Minnesota Street Project

Dogpatch is a small area on the eastern side of San Francisco that is blessed with historic houses and warehouses, many of which survived the 1906 earthquake and fire. A warehouse from 1937 has been renovated for the arts, an expression of the area's changing demographic this century. Designed by Jensen Architects, the Minnesota Street Project touches the existing building lightly to maintain its character. The architects answered a few questions about the project.
What were the circumstances of receiving the commission for this project?
The commission was received as a result of the architect's and client's mutual involvement with a Bay Area arts organization.
Please provide an overview of the project.
The design pivots around the renovation of a 1937 industrial warehouse. Preserving the rich textural qualities of the past while providing for a new vibrant arts occupancy was primary to the project. Original wood plank ceilings supported on delicate steel trusses define the new central atrium and exhibition space.
What are the main ideas and inspirations influencing the design of the building?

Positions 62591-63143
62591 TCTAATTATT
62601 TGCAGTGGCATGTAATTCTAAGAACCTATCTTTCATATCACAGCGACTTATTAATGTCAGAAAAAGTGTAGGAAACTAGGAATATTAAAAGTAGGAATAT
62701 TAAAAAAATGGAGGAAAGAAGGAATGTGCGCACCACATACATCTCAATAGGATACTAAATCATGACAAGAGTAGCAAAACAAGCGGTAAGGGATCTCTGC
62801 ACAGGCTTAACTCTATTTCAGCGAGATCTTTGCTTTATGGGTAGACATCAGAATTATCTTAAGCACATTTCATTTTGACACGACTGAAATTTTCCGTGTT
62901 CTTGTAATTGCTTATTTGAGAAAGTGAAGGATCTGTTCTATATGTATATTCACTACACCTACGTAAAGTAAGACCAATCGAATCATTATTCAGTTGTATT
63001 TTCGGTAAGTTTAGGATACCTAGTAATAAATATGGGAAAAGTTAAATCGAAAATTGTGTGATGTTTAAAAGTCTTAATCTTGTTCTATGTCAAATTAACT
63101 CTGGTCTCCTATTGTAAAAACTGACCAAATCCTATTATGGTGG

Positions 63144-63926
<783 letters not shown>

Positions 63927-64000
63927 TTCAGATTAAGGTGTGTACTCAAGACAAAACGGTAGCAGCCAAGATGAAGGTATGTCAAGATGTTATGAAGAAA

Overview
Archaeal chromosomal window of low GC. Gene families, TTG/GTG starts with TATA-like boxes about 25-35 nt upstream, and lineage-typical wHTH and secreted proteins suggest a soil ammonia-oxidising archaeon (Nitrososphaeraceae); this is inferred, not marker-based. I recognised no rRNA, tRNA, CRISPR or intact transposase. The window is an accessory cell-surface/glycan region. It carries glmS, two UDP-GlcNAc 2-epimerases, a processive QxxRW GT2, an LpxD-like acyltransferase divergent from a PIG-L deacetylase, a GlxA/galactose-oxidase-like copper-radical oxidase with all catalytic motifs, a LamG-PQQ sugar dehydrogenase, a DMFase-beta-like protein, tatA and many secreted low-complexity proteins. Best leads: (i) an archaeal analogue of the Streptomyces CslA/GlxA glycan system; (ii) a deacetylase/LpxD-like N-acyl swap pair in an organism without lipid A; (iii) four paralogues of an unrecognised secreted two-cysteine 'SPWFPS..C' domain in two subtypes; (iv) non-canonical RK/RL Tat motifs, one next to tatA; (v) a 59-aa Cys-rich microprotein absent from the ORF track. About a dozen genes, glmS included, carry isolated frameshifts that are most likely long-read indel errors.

The existing warehouse building had absorbed years of working hands in its very materiality and we didn’t want the ambitious new program to erase this history. Our intent was to leave as many of the existing surfaces untouched and let them be framed and amplified by a new spatial composition of pristine gallery walls.  
How does the design respond to the unique qualities of the site?
The project is unique amongst the fabric of the historic Dogpatch neighborhood. By taking advantage of an exception stated in the planning code, 1275 Minnesota has become an understated yet strongly present platform for a new typology program within a traditionally industrial zone. 
How did the project change between the initial design stage and the completion of the building?
Due to the fast track nature of the project, much of the design phase required heavy coordination with the contractor. As a result, a large portion of the original design intent and concept was successfully implemented in the completed building.

Email interview conducted by John Hill.
Minnesota Street Project
2016
San Francisco, California

Client
Deborah & Andy Rappaport

Architect
Jensen Architects
San Francisco

Design Principal/Project Architect
Mark Jensen

Project Managers
Frank Merritt, Laura Messier, Audrey Harris

Project Team
Ryan Golenberg, Lauren Takeda, Matt Adams

Structural Engineer
Ian Kelso, Tipping Structural Engineers

MEP/FP Engineer
Zeid Arnaout, Integral Group

Lighting
Ray Juachon, Integral Group

General Contractor
Nathan Dunn, Plant Construction Company

Site Area
20,000 sf

Building Area
34,519 sf

Photographs
Mariko Reed

Drawings
Jensen Architects